Tragedy inspires Irish designer to give Claddagh ring a new look
Life & Style

Tragedy inspires Irish designer to give Claddagh ring a new look

One of Ireland's most recognisable symbols is honouring those affected by the 2011 Japan tsunami as part of a unique collaboration.

Designer Paul Costelloe has has created a bespoke version of the iconic ring to honour the memory of those who died and were affected by the tsunami.

The ring is being produced in the city of Kamaishi, which along with the Tohoku region, was destroyed in the disaster six years ago.

Over 15,800 people lost their lives in Japan after a 9.0 magnitude earthquake struck 70km off the coast sending 30ft waves crashing to shore on March 11, 2011.

Thousands more were injured and as many as 3,000 people are still listed as missing.

"Japan is a country which has experienced colossal disasters and tragedies on many occasions throughout its long history," Costelloe told The Irish Post.

"With the Claddagh Ring representing hope, love, friendship and remembrance, its symbolism links well with the importance of remembering those who have been lost, the importance of friends, families and loved ones in times of distress.

"It also highlights the importance of not suffering alone and showing solidarity with those who have experienced tragedy and loss," he added.

Designer Paul Costelloe speaking about the inspiration behind the Claddagh ring

The London-based designer said he also wanted to contribute in a small way to development and recovery in the region.

"The metal used in the ring, Cobarion, is made exclusively in Iwate Prefecture as well as the magnolia wood box which was sourced from the region," he said.

"There is still so much rebuilding to do along Japan's east coast and with key industries such as fishing being heavily damaged in the disaster, finding new innovative ways to boost economic growth in the region was a real driver to be involved."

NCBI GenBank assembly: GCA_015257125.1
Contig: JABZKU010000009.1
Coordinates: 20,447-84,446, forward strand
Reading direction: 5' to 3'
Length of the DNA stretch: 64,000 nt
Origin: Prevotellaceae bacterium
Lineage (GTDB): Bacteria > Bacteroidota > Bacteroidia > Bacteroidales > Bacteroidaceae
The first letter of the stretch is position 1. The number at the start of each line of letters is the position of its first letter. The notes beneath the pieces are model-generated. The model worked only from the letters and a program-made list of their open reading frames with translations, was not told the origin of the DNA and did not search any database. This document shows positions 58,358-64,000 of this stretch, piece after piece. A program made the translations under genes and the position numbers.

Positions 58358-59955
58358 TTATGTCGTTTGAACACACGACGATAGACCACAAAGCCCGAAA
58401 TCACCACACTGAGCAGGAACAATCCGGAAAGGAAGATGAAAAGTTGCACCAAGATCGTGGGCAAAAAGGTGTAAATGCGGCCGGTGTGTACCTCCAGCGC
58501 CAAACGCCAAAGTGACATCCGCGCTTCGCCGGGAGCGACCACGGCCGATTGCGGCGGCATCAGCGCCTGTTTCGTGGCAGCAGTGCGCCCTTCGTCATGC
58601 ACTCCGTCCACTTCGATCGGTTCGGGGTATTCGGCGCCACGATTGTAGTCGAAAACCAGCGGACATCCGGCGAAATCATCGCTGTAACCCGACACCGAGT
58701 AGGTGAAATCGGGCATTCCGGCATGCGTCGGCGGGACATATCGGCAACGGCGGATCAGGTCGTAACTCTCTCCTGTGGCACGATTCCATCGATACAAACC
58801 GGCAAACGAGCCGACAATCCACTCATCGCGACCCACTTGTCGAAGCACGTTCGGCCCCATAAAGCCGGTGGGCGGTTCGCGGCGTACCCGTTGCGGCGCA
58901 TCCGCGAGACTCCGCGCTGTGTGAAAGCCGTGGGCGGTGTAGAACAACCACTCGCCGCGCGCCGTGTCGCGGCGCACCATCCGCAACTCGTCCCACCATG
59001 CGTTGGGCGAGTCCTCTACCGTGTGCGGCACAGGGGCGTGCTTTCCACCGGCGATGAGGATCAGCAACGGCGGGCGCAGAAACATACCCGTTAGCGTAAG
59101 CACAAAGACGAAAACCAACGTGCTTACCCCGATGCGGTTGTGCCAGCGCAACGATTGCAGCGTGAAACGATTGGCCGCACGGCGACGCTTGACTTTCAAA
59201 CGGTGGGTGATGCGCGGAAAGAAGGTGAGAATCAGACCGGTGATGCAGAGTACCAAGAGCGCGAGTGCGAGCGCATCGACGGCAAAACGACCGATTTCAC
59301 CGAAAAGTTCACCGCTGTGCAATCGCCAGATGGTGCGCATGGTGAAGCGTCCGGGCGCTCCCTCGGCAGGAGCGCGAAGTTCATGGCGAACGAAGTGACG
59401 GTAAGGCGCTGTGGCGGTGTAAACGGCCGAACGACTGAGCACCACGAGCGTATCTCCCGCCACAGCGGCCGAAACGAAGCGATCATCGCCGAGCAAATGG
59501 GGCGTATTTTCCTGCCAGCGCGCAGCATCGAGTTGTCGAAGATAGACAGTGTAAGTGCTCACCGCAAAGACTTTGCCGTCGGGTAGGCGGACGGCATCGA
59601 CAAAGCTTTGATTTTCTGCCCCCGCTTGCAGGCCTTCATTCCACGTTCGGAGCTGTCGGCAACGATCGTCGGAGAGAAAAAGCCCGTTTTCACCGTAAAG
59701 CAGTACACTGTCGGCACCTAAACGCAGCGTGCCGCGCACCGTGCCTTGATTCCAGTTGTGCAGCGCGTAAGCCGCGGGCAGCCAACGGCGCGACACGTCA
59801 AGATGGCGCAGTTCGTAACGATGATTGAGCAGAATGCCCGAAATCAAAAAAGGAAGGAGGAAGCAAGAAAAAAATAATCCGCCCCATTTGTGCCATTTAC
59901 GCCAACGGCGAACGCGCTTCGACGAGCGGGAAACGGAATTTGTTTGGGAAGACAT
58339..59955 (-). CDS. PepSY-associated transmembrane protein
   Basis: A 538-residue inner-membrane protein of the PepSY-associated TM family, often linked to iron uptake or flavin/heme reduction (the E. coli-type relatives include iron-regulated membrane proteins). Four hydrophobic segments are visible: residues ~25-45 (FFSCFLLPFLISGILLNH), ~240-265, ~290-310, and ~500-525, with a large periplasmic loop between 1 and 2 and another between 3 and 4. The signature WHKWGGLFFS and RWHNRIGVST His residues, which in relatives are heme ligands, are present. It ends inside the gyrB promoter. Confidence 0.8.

"Although it is an international project, it is still such a local project, due to all materials being sourced locally and working so closely with our team in Kamaishi to get the design and detailing right to appeal to Japanese consumers," he said.

The ring has been produced with the help of local craftmakers

The ring, a combination of Irish design and Japanese technological skill, has been styled to tell the story of the tsunami and the country's recovery - how love and friendship can conquer chaos.

Created in partnership with Eiwa Co. Ltd. of Kamaishi in Japan’s Iwate Prefecture, it features an undulating diamond cut wave around the band and a crown of towers above a heart.

The words 'love & friendship' have been etched on the back of the Claddagh ring, which first appeared in Ireland in the 17th century.

Irish touches also flow through in the presentation box - made from Japanese beech ingrained with traditional Celtic symbols.

The box is lined with linen made by Emblem Weavers in Co. Wexford - a material used by Costelloe in his Spring Summer 2017 catwalk collection, which was exhibited at London Fashion Week last September.

The ring's Irish features have been extended to its presentation box, which includes Wexford linen

The collaboration also comes at a significant moment for Irish-Japanese relations - 2017 is the 60th anniversary of the establishment of diplomatic relations between the two countries.

"Coming six years after the earthquake and tsunami which, along with large tracts of Japan's east coast, decimated the Tohoku region and the city of Kamaishi where our Claddagh ring is being produced, and with this year being the 60th anniversary of Ireland-Japan relations, a co-developed Ireland-Japan project seemed very appropriate," said Costelloe, who has been a designer for over 40 years.

The trip this month was Costelloe's first to Japan for a number of years.

"We had the privilege of experiencing the incredible Japanese hospitality, openness and respect which is truly inspiring and humbling," he said.

"These are traits that as Irishmen we pride ourselves in showing to visitors and shows deep emotional similarities between Ireland and Japan.

The designer at Japan's 'I Love Ireland' festival earlier this month

"It is a wonderful time to be Irish and engaging with Japan as we look towards the tour of the Irish rugby team to Japan this summer as well as the Rugby World Cup coming to Japan in 2019.

"Kamaishi is one of the host cities for a number of the RWC matches and we hope this will bring a big boost to the recovery efforts as well as educating visitors from around the world of the tragedy that struck here six years ago."

A percentage of revenue from the sale of the rings - currently only available in Japan -  is also going towards rebuilding efforts in Kamaishi and Iwate Prefecture.

NHK, Japan's state broadcaster, will broadcast a documentary on the project on April 5.